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‘Science will conquer this’: Inside the race for a coronavirus treatment

This article originally appeared in The Times of Israel by David Horovitz.

Labs worldwide are testing 6,125 chemicals against the two dozen proteins of COVID-19.

A Hebrew University prof takes ToI into one such lab.

In a small lab on the Givat Ram campus of the Hebrew University in Jerusalem, Professor Shy Arkin and his team of three are “throwing chemicals” at some of the proteins that constitute the coronavirus, hoping that one or more of them will stick.

Or at least that’s the kind of non-scientific language Arkin helpfully uses to describe the frantic research that is taking place in his and thousands of other labs around the world, in the battle to counter the pandemic that has gradually brought much of human endeavor and interaction to a near-halt.

In whichever constrained environment this article finds you, therefore, you’ll be pleased to hear that he’s optimistic. The virus, Arkin acknowledges, is particularly devastating among the elderly and other high-risk groups. But social distancing is at least a partially effective interim measure, buying time for the scientific community to come up with a real solution. And that solution, he is confident, will be found.

Arkin is among the scientists who feel they have something of a head start in the race to stop the pandemic, having spent close to two decades studying the components of influenza and SARS 1, the current COVID-19’s “remarkably similar predecessor,” which killed 774 people in 2002-3. And he says that at least some of COVID-19’s two dozen or so components are proteins that are known to be “drug-able” — that scientists have been able to inhibit.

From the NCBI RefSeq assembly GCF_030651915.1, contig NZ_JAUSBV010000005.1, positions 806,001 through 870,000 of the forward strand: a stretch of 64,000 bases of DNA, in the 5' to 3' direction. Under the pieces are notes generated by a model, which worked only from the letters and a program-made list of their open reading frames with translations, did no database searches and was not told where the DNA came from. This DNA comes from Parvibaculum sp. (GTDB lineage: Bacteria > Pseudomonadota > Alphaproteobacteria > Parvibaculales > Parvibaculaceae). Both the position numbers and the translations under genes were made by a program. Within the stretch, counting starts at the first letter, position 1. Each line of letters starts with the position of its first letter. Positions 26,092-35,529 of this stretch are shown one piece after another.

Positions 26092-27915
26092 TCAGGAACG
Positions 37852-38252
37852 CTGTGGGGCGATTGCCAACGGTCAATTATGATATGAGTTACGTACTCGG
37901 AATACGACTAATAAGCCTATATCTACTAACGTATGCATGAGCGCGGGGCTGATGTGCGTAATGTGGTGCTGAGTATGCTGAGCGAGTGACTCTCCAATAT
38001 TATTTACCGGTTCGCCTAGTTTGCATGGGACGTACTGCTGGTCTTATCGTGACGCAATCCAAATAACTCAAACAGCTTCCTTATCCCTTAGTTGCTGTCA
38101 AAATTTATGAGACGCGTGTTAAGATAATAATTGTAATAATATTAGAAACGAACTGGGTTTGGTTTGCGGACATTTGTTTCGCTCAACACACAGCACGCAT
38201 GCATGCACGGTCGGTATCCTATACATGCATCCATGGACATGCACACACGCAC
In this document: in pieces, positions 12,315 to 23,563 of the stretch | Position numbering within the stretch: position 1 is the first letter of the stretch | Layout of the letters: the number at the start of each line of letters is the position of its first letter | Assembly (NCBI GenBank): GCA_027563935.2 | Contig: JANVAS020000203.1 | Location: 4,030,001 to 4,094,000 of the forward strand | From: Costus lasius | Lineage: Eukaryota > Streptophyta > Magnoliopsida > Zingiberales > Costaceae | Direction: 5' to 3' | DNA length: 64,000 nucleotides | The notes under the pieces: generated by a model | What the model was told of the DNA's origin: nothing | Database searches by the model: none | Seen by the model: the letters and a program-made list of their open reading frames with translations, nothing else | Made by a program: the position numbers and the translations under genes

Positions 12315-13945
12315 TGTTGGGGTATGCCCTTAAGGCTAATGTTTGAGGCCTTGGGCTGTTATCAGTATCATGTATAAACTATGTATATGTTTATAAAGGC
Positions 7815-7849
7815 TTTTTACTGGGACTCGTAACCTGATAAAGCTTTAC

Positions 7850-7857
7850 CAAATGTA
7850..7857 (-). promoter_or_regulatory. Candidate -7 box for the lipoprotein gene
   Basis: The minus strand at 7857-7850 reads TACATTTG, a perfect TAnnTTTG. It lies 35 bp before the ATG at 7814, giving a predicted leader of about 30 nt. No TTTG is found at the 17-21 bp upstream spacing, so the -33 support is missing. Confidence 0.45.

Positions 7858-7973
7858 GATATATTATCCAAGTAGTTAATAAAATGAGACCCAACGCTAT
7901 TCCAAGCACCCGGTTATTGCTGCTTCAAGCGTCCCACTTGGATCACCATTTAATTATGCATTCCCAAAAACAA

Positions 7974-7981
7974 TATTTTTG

The particular race in which his and all those thousands of other labs are frantically engaged is to test some 6,000 chemicals — drugs that are already approved as non-toxic to humans — against the virus’s constituent compounds: “You throw chemicals at it… If one of the chemicals inhibits a component, and that component is crucial to the virus, the chemical is immediately a potential antivirus drug.”

Sounds simple? Well, yes and no, as this interview attempts to make clear.

It was conducted on Sunday, first in Arkin’s office and then, briefly, in his small lab — one of the very few places on the university campus still working. We kept the obligatory two meters apart as we spoke — a task that became slightly more difficult when we entered the lab, and two members of his team showed me some of the testing process.

To read the interview with Prof Shy Arkin, click here.

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